While the effects of COVID-19 on the health of racial and ethnic minorities in the United States is still emerging, current data suggests a disproportionate burden of illness and death among black and Hispanic groups.
A recent analysis from the Kaiser Family Foundation, a leading global health policy NGO, found that African Americans, Hispanics and other minority populations are being the hardest hit.
In New York City, the country’s epicentre, more Hispanics per capita are succumbing to the illness than any other ethnic group.
According to initial data from the Centres for Disease Control about 33% of people hospitalised with COVID-19 are black, while only 13% of the population is made up of that demographic.
In New York City, by far the hardest hit region in the country, black people account for 92 deaths per 100 000, Hispanics or Latinos 74 per 100 000; substantially higher than whites at 45 or Asians at 34 deaths per 100 000.
Low-income communities are testing positive for COVID-19 antibodies in greater numbers as well.
New York State Governor, Andrew Cuomo, says the data informs them on what to do going forward.
“The data is very powerful and informs what we’re doing going forward. The test was done in New York City because that’s where we have the highest predominance of cases. But in lower income communities, communities of colour, we partnered with the faith-based community, with churches to conduct tests. We found about 27% of the individuals testing positive. That’s compared to the New York City general population of about 19%.”
Entertainment channel BET recently produced a special fundraiser aimed at minority communities billed “Saving ourselves” to assist African Americans communities most impacted by this public health emergency.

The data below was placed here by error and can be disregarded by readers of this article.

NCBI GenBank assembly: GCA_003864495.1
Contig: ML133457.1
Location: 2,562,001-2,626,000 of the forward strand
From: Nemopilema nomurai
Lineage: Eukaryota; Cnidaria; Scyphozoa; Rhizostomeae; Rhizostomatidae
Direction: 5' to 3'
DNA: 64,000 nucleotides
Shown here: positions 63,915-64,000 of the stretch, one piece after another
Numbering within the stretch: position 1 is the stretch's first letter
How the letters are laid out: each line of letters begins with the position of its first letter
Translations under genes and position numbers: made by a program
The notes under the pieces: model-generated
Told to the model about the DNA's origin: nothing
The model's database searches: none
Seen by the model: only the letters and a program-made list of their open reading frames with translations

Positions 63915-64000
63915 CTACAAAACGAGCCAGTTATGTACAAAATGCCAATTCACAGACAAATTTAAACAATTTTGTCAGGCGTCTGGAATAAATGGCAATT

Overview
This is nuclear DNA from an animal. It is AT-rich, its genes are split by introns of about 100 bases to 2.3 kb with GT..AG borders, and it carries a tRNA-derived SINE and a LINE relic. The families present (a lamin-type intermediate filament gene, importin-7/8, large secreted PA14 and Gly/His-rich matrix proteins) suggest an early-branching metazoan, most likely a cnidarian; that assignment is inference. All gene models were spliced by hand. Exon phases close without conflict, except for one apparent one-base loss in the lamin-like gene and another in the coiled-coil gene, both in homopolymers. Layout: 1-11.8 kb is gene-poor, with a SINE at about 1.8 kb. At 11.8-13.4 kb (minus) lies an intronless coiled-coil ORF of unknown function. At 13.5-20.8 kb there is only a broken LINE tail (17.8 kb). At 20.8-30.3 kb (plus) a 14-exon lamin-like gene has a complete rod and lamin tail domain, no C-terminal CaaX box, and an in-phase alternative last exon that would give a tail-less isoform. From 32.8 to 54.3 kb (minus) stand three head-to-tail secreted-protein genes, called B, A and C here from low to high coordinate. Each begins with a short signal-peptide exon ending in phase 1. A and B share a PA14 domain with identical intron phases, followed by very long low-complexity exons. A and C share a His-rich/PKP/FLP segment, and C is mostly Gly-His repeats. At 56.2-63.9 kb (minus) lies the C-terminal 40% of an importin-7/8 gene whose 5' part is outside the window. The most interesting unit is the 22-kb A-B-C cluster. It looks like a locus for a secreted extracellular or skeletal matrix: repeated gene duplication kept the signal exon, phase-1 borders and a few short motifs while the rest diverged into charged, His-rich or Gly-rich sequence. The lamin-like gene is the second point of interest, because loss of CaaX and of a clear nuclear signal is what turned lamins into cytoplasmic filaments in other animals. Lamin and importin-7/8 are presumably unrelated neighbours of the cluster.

“My heart dropped because, all I could think about was, ‘oh, no, we can’t have something like this take out our community.’ You know what I mean? I feel like we’ve been through so much. Our ancestors have been through so much. So, we have to get through something like this. Like they got through, they’ve gotten through so much and we have to get through this,” said Co-host and singer Kelly Rowland.
Dr Nana Afoh-Manin, a trainee emergency room physician, originally from Chicago’s predominantly black South Side, founded a company, MY COVIDMD, to bring free tele-health to poorer and underinsured people while placing the issue of universal public health front and centre.
“Everyone needs access. And as we start talking about healthcare, let’s get past this coronavirus and really have a united conversation about what does it mean to be a country that’s taking care of their own in the most basic way. It is healthcare. It’s not an issue about haves vs the have nots; it’s basic healthcare. And if we can just agree on that, we’re going to be a better, stronger and more beautiful and kinder America after this,” Afoh-Manin said.
Former President Barack Obama also weighed in on the matter. He says the virus spotlights the underlying inequalities and burdens on black communities.
“Let’s be honest, a disease like this just spotlights the underlying inequalities and extra burdens that black communities have historically had to deal with in this country. We see it in the disproportionate impact of COVID-19 on our communities, just as we see it when a black man goes for a jog and some folks feel like they can stop and question and shoot him if he doesn’t submit to their questioning. Injustice like this isn’t new. What is new is that so much of your generation has woken up to the fact that the status quo needs fixing.”
Poorer communities represented in greater numbers by minority populations in the US have multiple factors putting them in a higher risk category of contracting a severe case of COVID-19, a group that often under-insured, meaning less regular interactions with a physician over a lifetime.
New York City’s essential workers from public transit to delivery personnel are overwhelmingly minorities who also tend to suffer from underlying conditions like diabetes and heart disease.
In the video below, US Health Protection Agency says that it has published guidelines to curb the spread of COVID-19.